PSR B1257+12 d – a Super Earth Exoplanet

PSR B1257+12 d – a Super Earth Exoplanet

PSR B1257+12 d is a super Earth exoplanet that orbits a star of unknown type. It is a super-Earth exoplanet that orbits the pulsar PSR B1257+12 in the constellation Virgo, approximately 2,315 light-years away from Earth. It has a mass of 3.9 Earths, takes 98.2 days to complete one orbit around its star, and is 0.46 AU away from it. It was the first planet discovered outside of the Solar System. Its discovery was made public in 1992. It was discovered using the pulsar timing method, which involves measuring the regular pulses of a pulsar to see if there is a planet causing variations in the data.

The International Astronomical Union (IAU) launched NameExoWorlds in July 2014, a process for naming specific exoplanets and their host stars. The procedure included public nomination and voting for the new names. The IAU announced in December 2015 that Phobetor was the winning name for this planet. The winning name was submitted by the Planetarium Südtirol Alto Adige in Karneid, Italy.

Mass, radius, and temperature

PSR B1257+12 C is a super-Earth, or an exoplanet with a larger radius and mass than Earth. It has an equilibrium temperature of 567 K (294 °C; 561 °F). Based on its mass, it has a mass of 3.9 MEarth and a likely radius of 1.5 REarth.


Host star

The planet revolves around a pulsar known as PSR B1257+12. The stellar remnant weighs 1.4 M☉ and has a radius of about 0.000015 R. (10 kilometres). It has a surface temperature of ≤28,856 K and an estimated age of one billion years. The Sun, on the other hand, is approximately 4.6 billion years old and has a surface temperature of 5,778 K. The apparent magnitude of the star, or how bright it appears from Earth, is 12.2. As a result, it is too dim to see with the naked eye.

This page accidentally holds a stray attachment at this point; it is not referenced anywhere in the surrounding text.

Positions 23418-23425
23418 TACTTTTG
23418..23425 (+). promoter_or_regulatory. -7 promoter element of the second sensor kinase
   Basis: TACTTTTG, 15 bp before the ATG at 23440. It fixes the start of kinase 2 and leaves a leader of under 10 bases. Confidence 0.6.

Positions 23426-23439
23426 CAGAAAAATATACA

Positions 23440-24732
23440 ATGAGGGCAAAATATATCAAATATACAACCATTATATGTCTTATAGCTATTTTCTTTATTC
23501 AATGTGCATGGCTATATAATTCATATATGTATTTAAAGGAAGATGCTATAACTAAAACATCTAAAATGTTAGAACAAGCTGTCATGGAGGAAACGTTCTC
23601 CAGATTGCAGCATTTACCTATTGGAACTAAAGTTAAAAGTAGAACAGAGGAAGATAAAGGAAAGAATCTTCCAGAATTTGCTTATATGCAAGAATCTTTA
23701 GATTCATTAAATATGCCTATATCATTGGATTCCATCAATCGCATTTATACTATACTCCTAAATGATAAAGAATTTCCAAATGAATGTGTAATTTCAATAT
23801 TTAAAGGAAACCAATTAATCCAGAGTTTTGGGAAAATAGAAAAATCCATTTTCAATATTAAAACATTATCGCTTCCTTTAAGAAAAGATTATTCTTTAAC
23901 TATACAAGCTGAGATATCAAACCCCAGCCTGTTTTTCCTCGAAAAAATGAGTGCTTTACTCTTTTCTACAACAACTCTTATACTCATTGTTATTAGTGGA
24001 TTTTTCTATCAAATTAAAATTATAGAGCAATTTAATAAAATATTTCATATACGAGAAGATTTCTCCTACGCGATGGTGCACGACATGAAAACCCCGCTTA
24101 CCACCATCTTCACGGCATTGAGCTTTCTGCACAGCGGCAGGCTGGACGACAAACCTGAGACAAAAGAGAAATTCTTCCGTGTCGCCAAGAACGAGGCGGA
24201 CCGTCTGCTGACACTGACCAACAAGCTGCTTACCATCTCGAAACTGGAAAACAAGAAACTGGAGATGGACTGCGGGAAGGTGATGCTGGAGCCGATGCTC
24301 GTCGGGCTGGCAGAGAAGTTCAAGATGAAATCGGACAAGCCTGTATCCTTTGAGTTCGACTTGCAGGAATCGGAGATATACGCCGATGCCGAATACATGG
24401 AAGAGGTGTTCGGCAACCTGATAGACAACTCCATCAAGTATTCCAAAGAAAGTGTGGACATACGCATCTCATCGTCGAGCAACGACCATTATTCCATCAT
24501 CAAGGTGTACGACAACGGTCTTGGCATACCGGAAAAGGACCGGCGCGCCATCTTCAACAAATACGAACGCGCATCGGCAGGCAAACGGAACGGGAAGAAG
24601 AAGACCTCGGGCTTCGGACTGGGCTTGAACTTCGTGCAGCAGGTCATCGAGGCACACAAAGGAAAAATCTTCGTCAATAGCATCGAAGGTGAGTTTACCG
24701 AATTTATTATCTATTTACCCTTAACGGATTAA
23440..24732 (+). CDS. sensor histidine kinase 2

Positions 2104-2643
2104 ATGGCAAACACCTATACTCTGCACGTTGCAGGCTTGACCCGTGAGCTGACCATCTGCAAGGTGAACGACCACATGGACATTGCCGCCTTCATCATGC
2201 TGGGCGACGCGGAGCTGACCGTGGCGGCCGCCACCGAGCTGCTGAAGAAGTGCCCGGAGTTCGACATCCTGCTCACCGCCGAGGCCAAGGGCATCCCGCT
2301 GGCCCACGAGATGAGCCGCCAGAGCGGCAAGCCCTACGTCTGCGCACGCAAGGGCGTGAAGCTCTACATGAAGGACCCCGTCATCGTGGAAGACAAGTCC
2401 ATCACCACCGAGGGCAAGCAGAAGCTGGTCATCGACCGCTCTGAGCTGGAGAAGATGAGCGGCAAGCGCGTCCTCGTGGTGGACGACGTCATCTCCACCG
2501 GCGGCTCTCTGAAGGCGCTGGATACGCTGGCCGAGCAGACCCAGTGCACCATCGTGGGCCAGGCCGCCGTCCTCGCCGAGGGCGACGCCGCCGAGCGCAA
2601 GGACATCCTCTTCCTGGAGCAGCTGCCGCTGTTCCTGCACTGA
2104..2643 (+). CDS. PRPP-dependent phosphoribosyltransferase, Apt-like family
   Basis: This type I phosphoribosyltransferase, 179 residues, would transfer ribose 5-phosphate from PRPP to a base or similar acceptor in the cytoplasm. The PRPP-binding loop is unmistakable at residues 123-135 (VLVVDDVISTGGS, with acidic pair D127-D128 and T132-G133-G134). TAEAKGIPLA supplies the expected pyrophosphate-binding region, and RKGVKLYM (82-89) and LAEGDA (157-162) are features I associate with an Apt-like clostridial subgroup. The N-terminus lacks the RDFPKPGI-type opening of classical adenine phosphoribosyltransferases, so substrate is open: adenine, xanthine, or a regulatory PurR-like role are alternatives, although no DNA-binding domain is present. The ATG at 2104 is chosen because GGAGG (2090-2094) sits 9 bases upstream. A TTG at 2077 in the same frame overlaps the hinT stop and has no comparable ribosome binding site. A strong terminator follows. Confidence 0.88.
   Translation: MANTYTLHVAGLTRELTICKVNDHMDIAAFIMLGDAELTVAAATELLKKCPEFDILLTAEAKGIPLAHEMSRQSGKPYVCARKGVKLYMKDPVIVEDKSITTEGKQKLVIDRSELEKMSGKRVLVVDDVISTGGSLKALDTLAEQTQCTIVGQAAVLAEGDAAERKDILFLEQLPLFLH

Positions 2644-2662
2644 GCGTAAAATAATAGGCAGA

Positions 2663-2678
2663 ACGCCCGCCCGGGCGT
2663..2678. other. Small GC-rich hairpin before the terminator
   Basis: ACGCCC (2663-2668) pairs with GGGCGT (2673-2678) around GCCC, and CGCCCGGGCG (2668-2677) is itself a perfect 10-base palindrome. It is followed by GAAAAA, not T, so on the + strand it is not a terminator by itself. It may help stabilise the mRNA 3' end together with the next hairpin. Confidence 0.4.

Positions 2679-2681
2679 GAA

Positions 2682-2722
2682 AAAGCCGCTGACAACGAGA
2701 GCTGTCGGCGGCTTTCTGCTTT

PSR B1257+12 C orbits its host star about every 98 days at a distance of 0.46 AU (close to the orbital distance of Mercury from the Sun, which is 0.38 AU).


When scientists discovered PSR B1257+12 C and its neighbors, they were perplexed as to how the planets formed. Planets orbiting a massive star would normally evaporate when its host star exploded in a supernova explosion due to the intense heat (up to 1,000,000 K) and radiation.

Several hypotheses have been proposed to explain how the planets orbiting PSR B1257+12 formed. One theory proposed that the planets existed before the host star exploded in a supernova about 1 billion years ago; however, this is inconsistent because the ejected material from a supernova would be enough to vaporize any planets nearby. There are also several issues with this theory, which debates nearly impossible steps on how the planets ended up in their current positions. Thus, the scenario has been dropped.


The letters PSR (Pulsating Source of Radio) were used to designate pulsars, which were then followed by the pulsar’s right ascension and degrees of declination. The older numbers are now prefixed with a B, indicating that they are for the 1950.0 epoch. All new pulsars have a J indicating coordinates in the year 2000.0, as well as declination including minutes. Pulsars discovered before 1993 typically keep their B names rather than using their J names, but all pulsars have a J name that provides more precise coordinates of their location in the sky.